What Is Pulmonary Hypertension?

Pulmonary hypertension (PH) is a chronic and progressive disease associated with high blood pressure in the blood vessels, known as the pulmonary arteries, that supply the lungs.

The right side of the heart pumps oxygen-poor blood into the pulmonary artery. The pulmonary artery branches into smaller blood vessels in the lungs to release carbon dioxide and pick up oxygen. Then, the oxygen-rich blood passes through the left side of the heart before being transported throughout the body.

Types of PH

The World Health Organization created five groups to classify types of PH, based on the underlying cause and symptoms of the disease.

Group 1, also called pulmonary arterial hypertension (PAH), is caused by a narrowing of the pulmonary arteries. There are multiple sub-types: idiopathic, meaning it has no known cause; inherited; due to drugs or toxins; and related to other conditions, such as HIV infection or congenital heart disease.

Group 2 includes PH caused by left heart disease. This is the most common type and includes pulmonary venous hypertension, which is when the heart is not able to efficiently carry blood away from the lungs.

Group 3 is PH due to lung diseases and/or hypoxia, which means low oxygen levels. Examples of such lung diseases include chronic obstructive pulmonary disease, known as COPD, pulmonary fibrosis, characterized by fibrosis or scarring of the lungs, and sleep apnea, which refers to repeated breathing stops and starts during sleep.

Group 4, caused by chronic blood clots in the lungs, is PH also known as chronic thromboembolic pulmonary hypertension (CTEPH), a rare form.

Group 5 refers to PH cases that do not fit into any of the other four groups and occur alongside other diseases. This can include blood disorders, metabolic disorders, sarcoidosis and other systemic disorders, tumors obstructing pulmonary arteries, or end-stage renal (kidney) disease.

Symptoms of PH

The main symptoms associated with pulmonary hypertension are shortness of breath, fatigue, dizziness or fainting, and chest pain. Swelling of the ankles, legs, and abdomen also is a common symptom as are blue-tinted lips and skin, and heart palpitations, or a racing heartbeat.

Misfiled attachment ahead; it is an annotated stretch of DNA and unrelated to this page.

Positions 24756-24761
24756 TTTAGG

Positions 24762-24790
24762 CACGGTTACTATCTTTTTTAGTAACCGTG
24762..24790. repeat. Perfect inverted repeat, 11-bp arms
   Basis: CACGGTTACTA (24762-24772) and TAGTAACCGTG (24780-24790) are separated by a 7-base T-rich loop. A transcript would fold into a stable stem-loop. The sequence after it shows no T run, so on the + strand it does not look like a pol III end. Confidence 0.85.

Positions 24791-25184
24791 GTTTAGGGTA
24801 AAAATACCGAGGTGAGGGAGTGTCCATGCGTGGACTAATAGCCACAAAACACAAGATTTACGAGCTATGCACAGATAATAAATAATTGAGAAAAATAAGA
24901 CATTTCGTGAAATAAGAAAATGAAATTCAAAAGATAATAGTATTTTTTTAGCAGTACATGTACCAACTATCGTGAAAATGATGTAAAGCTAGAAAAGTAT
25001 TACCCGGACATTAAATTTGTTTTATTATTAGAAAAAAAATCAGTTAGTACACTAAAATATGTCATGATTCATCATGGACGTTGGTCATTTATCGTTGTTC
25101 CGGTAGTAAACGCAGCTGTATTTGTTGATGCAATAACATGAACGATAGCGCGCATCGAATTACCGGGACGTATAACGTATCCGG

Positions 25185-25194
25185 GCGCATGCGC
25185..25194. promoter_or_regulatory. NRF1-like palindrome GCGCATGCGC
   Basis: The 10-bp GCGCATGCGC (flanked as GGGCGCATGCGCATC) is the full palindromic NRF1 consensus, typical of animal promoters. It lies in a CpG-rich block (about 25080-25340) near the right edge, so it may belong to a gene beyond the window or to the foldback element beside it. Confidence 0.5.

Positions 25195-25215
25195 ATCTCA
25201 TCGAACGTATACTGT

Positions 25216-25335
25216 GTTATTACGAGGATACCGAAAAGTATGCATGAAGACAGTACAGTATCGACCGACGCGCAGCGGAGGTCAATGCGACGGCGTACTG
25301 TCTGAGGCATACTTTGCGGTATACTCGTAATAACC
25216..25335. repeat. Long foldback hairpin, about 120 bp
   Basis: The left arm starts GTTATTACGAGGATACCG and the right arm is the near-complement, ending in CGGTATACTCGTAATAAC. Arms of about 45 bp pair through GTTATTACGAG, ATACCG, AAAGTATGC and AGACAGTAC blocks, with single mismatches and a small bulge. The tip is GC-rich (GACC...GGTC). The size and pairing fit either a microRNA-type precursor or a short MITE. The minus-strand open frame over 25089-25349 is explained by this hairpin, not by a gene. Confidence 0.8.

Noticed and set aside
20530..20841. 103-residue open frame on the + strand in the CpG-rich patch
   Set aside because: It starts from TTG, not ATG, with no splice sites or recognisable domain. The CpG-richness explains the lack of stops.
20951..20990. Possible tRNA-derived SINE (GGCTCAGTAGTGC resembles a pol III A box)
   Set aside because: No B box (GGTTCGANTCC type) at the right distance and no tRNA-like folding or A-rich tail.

These symptoms can make it difficult to exercise, and even do such routine tasks as climbing stairs.

The increased blood pressure in the lungs means that the right side of the heart must work harder to pump blood through the arteries. This can lead to heart failure in later life.

Diagnosing PH

PH is very difficult to diagnose as its symptoms can be similar to those of other heart or lung conditions.

If the disease is suspected, physicians usually use several tests to confirm the diagnosis and to check for the condition’s severity. Among those tests is an electrocardiogram, a noninvasive assessment of electrical activity that enables the detection of abnormal heartbeats and strain on the lower right heart chamber (right ventricle).

An echocardiogram also can be used to examine the chambers of the heart, and its valves. This test allows physicians to evaluate heart enlargement, the pressure in the pulmonary arteries, and other issues such as congenital heart disease.

The gold standard for PH diagnosis is a right heart catheterization, a method that aims to measure the pressure in the pulmonary arteries and show the heart’s ability to pump blood. This procedure also is used to assess the efficacy of different treatments.

A procedure called lung ventilation or perfusion scan, which uses a tracer to show the air and blood flow in the lungs, also can be employed to evaluate whether blood clots are in the lungs’ vessels.

Patients also may undergo exercise tests, such as the six-minute walk test. As its name suggests, this test measures the distance a person can walk during six minutes. Another example is a cardiopulmonary test, a way to analyze the capacity of the lungs and heart to function as the patient exercises on a treadmill or bicycle.

Other assessments include blood tests, chest CT scans and MRIs, as well as lung function evaluations that include a noninvasive procedure called spirometry, which measures how much air a person can blow in or out of one’s lungs.


Last updated: July 6, 2021


Pulmonary Hypertension News is strictly a news and information website about the disease. It does not provide medical advice, diagnosis or treatment. This content is not intended to be a substitute for professional medical advice, diagnosis, or treatment. Always seek the advice of your physician or other qualified health provider with any questions you may have regarding a medical condition. Never disregard professional medical advice or delay in seeking it because of something you have read on this website.